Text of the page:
“”an abundance of evidence and research, confirmed by our independent research, supporting the proposition that the interests of children are served equally by same-sex parents and opposite-sex parents.  On the other hand, we acknowledge the existence of reasoned opinions that dual-gender parenting is the optimal environment for children.  These opinions, while thoughtful and sincere, were largely unsupported by reliable scientific studies.  The research appears to strongly support the conclusion that same-sex couples foster the same wholesome environment as opposite-sex couples and suggests that the traditional notion that children need a mother and a father to be raised into healthy, well-adjusted adults is based more on stereotype than anything else.”   (April 3, 2009, p.54; my emphasis)

Burke would have known what to say about such social-scientific nonsense put forth by sophistic advocates whose major goal is the destruction of all natural law and inherited wisdom.  In fact, he did say it.  Reflections on the Revolution in France is a truly great work.

UPDATE:

As if to drive home the point about the convenience of “social science” and its ability to prove whatever you need it to prove, read this from yesterday’s Science Daily.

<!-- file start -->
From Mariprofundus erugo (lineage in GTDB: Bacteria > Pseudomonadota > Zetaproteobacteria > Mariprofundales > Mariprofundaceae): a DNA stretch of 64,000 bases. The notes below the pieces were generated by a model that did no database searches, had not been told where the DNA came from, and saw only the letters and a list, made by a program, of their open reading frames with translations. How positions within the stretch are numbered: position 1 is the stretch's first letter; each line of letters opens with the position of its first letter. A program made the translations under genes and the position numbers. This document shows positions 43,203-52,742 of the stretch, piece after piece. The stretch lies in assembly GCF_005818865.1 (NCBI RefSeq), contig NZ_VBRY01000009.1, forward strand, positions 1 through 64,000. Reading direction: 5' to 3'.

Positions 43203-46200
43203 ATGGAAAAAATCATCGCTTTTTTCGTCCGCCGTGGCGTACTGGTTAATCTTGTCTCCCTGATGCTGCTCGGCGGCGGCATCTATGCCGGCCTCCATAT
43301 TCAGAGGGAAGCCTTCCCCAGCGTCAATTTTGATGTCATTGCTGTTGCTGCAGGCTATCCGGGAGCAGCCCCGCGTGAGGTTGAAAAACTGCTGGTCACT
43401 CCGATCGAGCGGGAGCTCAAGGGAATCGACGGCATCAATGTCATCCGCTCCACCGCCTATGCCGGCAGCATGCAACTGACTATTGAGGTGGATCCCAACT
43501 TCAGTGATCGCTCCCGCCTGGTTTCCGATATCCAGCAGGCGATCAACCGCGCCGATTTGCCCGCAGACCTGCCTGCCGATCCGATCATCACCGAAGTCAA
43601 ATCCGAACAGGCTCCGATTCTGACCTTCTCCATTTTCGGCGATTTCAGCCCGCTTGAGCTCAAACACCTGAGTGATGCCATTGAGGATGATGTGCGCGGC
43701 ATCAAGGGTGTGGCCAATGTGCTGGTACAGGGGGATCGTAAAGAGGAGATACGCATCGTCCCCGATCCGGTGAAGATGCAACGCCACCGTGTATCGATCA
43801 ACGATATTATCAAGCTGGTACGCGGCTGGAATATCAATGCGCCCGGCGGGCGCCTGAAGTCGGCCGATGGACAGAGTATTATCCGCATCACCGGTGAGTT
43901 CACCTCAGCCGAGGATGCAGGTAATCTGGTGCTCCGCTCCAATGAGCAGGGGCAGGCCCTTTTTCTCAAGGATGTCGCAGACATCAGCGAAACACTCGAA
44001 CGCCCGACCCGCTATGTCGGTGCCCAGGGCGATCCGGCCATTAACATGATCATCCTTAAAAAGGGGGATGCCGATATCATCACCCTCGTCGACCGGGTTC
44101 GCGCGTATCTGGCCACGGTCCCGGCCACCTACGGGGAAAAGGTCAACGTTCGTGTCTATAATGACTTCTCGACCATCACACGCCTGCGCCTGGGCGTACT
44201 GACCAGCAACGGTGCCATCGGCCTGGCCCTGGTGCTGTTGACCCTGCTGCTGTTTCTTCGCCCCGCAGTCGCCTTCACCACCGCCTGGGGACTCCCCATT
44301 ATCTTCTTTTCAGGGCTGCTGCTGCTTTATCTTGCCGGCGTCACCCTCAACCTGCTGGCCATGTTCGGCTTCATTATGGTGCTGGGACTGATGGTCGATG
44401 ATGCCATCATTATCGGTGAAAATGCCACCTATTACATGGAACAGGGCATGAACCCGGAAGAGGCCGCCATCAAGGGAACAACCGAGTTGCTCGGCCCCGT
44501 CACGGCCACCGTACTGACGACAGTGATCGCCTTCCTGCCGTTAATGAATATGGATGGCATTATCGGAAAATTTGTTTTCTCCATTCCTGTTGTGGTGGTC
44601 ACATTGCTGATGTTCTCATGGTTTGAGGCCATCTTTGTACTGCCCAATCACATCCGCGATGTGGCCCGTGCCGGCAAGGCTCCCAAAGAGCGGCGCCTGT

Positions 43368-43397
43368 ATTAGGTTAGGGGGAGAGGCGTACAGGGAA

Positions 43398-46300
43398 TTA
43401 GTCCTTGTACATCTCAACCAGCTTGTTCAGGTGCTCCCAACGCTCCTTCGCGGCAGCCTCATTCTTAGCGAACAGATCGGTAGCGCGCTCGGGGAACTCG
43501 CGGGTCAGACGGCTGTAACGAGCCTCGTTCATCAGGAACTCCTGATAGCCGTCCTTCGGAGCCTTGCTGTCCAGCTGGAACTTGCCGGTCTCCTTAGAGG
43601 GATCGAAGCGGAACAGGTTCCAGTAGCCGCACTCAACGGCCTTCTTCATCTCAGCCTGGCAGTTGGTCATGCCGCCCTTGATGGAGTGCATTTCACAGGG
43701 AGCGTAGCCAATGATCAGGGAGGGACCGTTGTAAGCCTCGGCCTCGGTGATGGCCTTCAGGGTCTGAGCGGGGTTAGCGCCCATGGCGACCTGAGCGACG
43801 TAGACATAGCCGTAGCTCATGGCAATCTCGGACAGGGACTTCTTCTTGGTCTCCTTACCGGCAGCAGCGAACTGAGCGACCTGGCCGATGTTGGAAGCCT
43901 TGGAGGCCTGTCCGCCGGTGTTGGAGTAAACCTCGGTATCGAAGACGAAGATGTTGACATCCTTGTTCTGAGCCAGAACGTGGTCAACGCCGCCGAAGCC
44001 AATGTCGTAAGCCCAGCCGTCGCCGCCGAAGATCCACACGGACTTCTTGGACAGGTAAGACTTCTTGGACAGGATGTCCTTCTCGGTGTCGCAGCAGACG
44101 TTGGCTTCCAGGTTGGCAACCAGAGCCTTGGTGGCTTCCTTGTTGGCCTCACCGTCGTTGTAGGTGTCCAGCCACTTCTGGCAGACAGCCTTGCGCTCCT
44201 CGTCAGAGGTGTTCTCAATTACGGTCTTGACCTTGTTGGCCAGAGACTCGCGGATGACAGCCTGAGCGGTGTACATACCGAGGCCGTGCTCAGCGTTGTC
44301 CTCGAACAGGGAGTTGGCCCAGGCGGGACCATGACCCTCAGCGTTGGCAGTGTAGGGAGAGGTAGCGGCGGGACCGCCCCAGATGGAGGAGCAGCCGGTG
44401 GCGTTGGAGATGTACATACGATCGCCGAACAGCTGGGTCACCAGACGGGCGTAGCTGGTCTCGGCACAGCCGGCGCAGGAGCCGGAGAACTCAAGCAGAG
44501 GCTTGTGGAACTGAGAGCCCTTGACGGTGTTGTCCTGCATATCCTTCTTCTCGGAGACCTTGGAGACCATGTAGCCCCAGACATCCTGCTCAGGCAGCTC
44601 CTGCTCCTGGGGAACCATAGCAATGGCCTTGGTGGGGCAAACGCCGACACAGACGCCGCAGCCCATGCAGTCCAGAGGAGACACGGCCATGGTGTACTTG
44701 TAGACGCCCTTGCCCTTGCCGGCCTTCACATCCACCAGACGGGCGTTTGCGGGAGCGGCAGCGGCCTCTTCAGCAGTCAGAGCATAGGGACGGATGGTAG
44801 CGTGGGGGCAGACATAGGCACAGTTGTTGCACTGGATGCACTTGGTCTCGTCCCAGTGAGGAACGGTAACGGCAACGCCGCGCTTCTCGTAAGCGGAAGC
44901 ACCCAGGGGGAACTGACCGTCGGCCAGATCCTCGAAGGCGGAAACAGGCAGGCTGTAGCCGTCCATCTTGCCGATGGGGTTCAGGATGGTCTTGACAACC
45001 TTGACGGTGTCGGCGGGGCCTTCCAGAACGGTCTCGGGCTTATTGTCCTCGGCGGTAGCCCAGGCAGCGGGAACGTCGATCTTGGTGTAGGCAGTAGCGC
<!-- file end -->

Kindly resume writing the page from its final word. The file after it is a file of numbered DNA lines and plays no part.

College professors and students are in an arms race over cheating. Students find new sources for pre-written term papers; professors find new ways to check the texts they get for plagiarized material. But why are all these young people cheating? A new study published in Psychological Science, a journal of the Association for Psychological Science, suggests one reason: income inequality, which decreases the general trust people have toward each other.

Got it?  Schoolkids cheat because of rich people!  Thanks, social scientists.

The Great Sophist

Eric Voegelin’s Plato and Aristotle (the third volume of his Order and History) studies Plato’s exposes of the Sophists, especially in The Republic.

It has become clear to me that these clever men, whose inherent corruption so troubled Socrates/Plato, were the true models of much of modern Western society.

“Plato described the Athenian society in which he lived as the Sophist written large, explaining the peculiarities of Athenian order by referring them to the socially predominant sophistic type,” says EV, and it seems to be true again in our own day.  The inter-connectedness of the Advocate, the Social Scientist, and the Community Organizer seem to me to be most meaningfully placed under the umbrella of the Sophists, all in more or less open, contemptuous rejection of the search for truth of the philosopher and the religious believer.